Cisplatin-based chemotherapy has been the best standard treatment for bladder cancer since the 1970s. Based on the results of clinical trials from the 1990s, the two regimens most commonly used are dose-dense MVAC and GC. Chemotherapy goes into the body through a vein. It may be infused with a catheter into a vein or through a port that is placed under the skin, usually in the right side of the chest.

MVAC uses four drugs: methotrexate , vinblastine , doxorubicin , and cisplatin . We no have effective anti-nausea medication and injections that can keep immune systems from being depleted by chemotherapy. This has have improved our ability to give MVAC safely on an accelerated dose-dense schedule. The National Comprehensive Cancer Network now recommends MVAC be given according to the dose-dense or DD schedule due to improved toxicity and suggested improvement in efficacy compared with the standard schedule. Click here to view the NCCN Guidelines.

A clinical trial conducted in the late 1990s showed that the combination of gemcitabine , plus cisplatin , gives similar anticancer effects to standard MVAC combination. Both GC and DD MVAC have been useful in bladder cancer in delaying recurrence, extending life and sometimes achieving a cure, and both regimens are routinely used in the neoadjuvant and metastatic settings. Clinical trials are underway to assess whether the addition of another agent to these regimens improves outcomes.

How Vitamins Affect Chemotherapy Drugs

Many people want to take an active role in improving their overall health. They want to help their bodys natural defenses fight the cancer and speed up their recovery from chemo. Most people think of vitamins as a safe way to improve health, so its not surprising that many people with cancer take high doses of one or more vitamins. But some vitamins might make chemo less effective.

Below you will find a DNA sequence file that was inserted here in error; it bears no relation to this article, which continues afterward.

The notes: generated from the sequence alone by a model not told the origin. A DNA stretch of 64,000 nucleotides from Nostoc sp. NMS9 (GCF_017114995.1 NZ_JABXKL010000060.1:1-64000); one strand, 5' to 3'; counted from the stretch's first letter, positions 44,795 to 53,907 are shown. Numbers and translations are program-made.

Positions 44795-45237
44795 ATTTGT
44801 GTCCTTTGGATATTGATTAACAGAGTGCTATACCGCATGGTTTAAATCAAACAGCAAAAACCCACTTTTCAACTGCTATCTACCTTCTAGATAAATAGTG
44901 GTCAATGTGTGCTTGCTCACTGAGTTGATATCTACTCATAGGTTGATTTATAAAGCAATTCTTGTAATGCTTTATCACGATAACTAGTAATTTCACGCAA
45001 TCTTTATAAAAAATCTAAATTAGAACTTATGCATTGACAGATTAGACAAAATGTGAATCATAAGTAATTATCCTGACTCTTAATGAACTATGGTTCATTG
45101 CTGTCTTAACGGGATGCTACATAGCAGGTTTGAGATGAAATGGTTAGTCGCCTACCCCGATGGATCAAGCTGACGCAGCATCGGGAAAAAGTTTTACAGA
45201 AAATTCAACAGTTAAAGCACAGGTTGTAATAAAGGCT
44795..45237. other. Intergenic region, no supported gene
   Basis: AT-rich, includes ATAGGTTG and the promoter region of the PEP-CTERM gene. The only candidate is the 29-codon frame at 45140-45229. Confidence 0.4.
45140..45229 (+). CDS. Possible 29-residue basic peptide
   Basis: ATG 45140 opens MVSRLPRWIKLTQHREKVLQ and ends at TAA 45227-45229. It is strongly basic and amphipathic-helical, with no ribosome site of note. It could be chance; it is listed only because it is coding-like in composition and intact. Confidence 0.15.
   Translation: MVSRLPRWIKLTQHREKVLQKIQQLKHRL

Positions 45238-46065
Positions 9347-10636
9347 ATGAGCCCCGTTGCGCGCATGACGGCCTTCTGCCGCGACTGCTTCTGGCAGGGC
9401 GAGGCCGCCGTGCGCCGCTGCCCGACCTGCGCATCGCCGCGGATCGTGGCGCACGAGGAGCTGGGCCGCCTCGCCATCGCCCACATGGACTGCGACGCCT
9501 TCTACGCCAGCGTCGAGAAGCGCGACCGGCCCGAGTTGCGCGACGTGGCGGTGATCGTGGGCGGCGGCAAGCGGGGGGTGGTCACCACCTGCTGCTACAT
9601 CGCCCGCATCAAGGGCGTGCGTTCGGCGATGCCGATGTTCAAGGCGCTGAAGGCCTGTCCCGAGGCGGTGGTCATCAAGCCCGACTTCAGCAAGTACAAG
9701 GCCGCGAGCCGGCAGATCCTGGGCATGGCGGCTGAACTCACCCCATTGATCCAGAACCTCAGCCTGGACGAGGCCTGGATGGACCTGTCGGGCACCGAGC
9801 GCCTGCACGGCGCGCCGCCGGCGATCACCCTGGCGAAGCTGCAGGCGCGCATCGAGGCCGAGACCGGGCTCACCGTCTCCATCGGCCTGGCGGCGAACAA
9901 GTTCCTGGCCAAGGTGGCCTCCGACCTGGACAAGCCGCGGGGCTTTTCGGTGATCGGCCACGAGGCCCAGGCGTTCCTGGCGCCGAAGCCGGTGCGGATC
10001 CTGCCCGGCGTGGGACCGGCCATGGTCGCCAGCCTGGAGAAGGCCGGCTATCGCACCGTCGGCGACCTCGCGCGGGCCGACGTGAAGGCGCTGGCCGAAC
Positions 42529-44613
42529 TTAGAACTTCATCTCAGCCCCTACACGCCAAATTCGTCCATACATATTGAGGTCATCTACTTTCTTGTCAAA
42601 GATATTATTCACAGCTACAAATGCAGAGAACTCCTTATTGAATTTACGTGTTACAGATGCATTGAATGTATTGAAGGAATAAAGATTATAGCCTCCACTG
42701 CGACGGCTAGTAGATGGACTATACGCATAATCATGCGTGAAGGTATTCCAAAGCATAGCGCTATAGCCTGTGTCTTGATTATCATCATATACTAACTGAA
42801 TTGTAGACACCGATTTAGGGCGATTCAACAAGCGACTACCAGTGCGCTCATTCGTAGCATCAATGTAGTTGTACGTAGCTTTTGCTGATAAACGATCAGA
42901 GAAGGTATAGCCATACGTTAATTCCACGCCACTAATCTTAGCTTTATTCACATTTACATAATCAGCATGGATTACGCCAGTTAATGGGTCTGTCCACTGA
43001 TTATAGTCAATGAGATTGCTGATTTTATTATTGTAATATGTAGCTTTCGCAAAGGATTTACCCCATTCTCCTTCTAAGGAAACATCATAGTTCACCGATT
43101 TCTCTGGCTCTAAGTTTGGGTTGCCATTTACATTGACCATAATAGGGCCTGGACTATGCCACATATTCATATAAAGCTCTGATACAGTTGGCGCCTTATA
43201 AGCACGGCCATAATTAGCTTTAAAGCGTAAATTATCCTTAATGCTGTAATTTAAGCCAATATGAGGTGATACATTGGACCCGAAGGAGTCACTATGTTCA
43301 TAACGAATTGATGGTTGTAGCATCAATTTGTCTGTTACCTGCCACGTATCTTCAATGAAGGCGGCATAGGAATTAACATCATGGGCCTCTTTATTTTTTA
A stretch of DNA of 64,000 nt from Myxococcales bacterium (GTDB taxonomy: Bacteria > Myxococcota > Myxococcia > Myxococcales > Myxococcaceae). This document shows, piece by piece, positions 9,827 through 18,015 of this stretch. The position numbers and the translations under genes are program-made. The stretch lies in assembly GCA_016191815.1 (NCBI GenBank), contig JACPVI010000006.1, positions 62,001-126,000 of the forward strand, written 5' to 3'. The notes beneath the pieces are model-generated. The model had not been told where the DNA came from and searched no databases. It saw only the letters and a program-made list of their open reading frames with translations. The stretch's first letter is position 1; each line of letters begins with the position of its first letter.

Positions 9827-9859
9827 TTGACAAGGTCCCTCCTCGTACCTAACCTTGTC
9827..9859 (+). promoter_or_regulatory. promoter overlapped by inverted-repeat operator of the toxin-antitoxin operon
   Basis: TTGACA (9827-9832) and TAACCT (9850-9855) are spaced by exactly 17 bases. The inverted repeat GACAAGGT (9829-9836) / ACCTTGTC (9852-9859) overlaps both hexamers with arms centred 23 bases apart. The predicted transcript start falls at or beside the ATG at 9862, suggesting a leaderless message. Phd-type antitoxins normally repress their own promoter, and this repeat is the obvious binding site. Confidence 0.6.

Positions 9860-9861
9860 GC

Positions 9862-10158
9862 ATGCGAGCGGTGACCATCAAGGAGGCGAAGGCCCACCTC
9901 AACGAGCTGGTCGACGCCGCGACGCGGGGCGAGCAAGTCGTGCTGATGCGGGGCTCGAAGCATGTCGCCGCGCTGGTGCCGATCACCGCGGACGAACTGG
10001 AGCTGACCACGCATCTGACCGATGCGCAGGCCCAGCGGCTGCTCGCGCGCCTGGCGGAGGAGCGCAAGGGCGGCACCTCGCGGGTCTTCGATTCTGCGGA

More research is needed, but until more is known about the effects of vitamins on chemo, keep these points in mind:

  • If your doctor has not told you to take vitamins, its best not to take any.
  • Always check with your doctor first before starting to take a vitamin of any kind, even a simple multivitamin.
  • Ask your doctors if and when it might be OK to start taking vitamins after treatment.
  • If youre concerned about nutrition, you can usually get plenty of vitamins by eating a well-balanced diet. See Nutrition for People With Cancer to learn more about nutrition during and after cancer treatment.

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Effects Of Bladder Cancer Treatment

Cancer treatment is geared toward positive outcomes, such as removing the cancer, reducing tumor size and preventing recurrence. However, many of the treatments used to accomplish that have their own challenges for our bodies. Prior knowledge of what to expect helps in treatment decision-making and getting the support you need to deal with these effects.